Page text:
Quiss Technology: Desktop as a Service. The future. Finally.
Desktop as a Service (DaaS) is by no means a new idea, with service providers as far back as 2005 attempting to deliver remote desktop experiences from data centres, but now begins a new chapter in its development and application.
The idea of being able to access applications from any location and using any device has always been attractive, but the technology of the day, particularly the available bandwidth, meant that the poor user experience failed to drive a greater acceptance of DaaS.
Now the technical issues have been resolved and with 5G promises data speeds up to 100 times faster than 4G, the shift towards DaaS take-up seems set to accelerate, especially after Microsoft announced a revamp of its Windows Virtual Desktop (WVD) service.
After a quiet launch in September last year, Microsoft is planning a ‘spring update’ that it hopes will transform WVD into a true Azure service and has made it available in preview.
The timing appears fortunate given the global events of the last few months, but the shift towards remote working was already happening, as highlighted by a number of statistics.
The Office of National Statistics (ONS) reported a doubling of the number of people working from home between 2008 and 2018, whilst predicting more than 50% of the UK workforce would be working remotely by the end of 2020.
The benefits to employees are obvious, with a re-balancing of work and life commitments chief amongst them, alongside the removal of the daily commute and associated costs. Often forgotten is the potential cost savings for the employer too.
Various estimates put the cost associated with each employee in a physical office at around £5000, but these were made prior to social distancing guidelines requiring more space for each person at work - it’s easy to see why a dispersed team might appeal to occupiers of Grade A city centre offices.
The growth in remote working is supported by the latest figures from Microsoft, who report demand for their cloud services has increased by a massive 775% during lockdown, while the use of Windows Virtual Desktop is three times higher than previously.
Making remote simple
In simple terms DaaS, allows any organisation to deliver virtual desktops to any devices being used by employees, from any location. It switches the focus of maintaining software from the organisation’s IT department to the DaaS provider themselves.
Practically speaking, DaaS is generally offered via subscription and utilises a multitenant structure, which means that one instance of software runs on a server and can be accessed by multiple users in what is also known as a ‘shared system’.
Once a business has chosen a DaaS provider they hand over responsibility for factors such as upgrades, data backup, storage, maintenance and security, all of which are then managed for them by the service provider.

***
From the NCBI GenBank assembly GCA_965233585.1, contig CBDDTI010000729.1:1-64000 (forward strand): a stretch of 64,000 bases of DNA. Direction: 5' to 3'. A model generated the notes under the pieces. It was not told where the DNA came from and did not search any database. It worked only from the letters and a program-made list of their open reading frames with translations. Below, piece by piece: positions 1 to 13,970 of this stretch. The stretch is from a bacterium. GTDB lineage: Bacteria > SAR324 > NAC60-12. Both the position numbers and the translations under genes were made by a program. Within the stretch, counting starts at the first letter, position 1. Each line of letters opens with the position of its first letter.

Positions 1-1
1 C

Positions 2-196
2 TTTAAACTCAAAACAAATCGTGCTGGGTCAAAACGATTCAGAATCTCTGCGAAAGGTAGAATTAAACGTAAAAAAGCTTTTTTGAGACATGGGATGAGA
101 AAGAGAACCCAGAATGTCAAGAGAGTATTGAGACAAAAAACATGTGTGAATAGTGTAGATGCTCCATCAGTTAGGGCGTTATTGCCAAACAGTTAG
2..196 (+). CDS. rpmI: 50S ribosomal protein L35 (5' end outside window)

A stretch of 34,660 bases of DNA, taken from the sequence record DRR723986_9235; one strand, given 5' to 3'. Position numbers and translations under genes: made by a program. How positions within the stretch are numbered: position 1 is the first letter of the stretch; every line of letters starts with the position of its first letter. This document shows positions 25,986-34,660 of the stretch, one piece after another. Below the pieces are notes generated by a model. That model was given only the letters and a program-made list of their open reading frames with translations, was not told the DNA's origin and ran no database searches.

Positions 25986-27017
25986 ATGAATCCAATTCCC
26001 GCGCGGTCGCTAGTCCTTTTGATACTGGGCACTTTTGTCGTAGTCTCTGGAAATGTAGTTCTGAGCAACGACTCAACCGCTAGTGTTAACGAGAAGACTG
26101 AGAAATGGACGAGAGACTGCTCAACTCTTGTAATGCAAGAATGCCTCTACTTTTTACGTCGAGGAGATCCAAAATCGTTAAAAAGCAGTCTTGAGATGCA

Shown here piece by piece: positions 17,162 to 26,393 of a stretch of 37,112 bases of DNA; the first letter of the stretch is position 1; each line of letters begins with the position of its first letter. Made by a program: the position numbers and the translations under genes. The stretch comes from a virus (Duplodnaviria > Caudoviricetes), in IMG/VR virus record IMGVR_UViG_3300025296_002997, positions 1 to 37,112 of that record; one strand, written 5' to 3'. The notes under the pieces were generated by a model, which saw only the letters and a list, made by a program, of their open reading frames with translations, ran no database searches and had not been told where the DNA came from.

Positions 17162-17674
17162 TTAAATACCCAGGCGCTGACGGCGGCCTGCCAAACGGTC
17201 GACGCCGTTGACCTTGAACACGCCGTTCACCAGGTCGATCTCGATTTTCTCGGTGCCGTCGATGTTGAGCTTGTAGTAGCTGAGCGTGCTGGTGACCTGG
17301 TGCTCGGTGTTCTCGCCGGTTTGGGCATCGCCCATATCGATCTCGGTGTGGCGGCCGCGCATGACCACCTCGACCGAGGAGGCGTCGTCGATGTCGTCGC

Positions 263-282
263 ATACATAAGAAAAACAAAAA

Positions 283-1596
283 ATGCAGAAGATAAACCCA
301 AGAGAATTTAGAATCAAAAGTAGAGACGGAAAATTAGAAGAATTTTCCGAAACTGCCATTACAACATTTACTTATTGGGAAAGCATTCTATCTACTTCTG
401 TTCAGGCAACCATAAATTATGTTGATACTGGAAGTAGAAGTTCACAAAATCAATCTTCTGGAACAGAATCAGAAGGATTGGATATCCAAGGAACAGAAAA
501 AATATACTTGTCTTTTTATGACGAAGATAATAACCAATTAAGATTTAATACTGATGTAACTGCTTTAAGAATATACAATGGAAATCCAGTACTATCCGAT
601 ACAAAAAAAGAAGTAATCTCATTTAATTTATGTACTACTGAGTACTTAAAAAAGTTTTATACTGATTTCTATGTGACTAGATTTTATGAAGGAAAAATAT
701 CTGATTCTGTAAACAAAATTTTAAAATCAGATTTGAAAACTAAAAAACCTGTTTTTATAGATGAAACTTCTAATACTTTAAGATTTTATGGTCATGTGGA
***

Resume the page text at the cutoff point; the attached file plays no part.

One of the reasons DaaS is set to become the choice for many organisations is that although it is a form of virtual desktop infrastructure (VDI), most of the heavy lifting is done by the service provider, not the organisation buying the service.
The traditional VDI model involves the organisation itself providing virtual desktops for its employees, hosted within on-site data centres, which typically requires a significant initial outlay and then a skilled IT team to handle everything, from hardware upgrades to security and backup.
Retaining control of what matters
Any organisation switching to DaaS is not losing complete control as some might fear. They are still free to manage aspects of delivery such as the operating system, anti-virus software and other desktop related tasks.
Given the freedom which DaaS offers to employees, enabling them to access and utilise centralised systems from anywhere, anytime, using any device, this degree of control is vital if the employer is to keep a grip of their systems, the work their employees are delivering and the varied levels of access likely to be needed.
The new approach is all about simplicity and ensuring technology is a tool to allow organisations to concentrate on what they do best, rather than worry about their IT systems and how it works.
No more wiping desktop computers for personnel changes, with DaaS simply switch off one virtual desktop and on-board the new user to their desktop, on the same physical machine.
Having established the benefits of DaaS, next time we look in more detail at what is likely to quickly become the biggest name in the arena, Windows Virtual Desktop (WVD), which comes with a simplified management and licensing model, all via Microsoft Azure.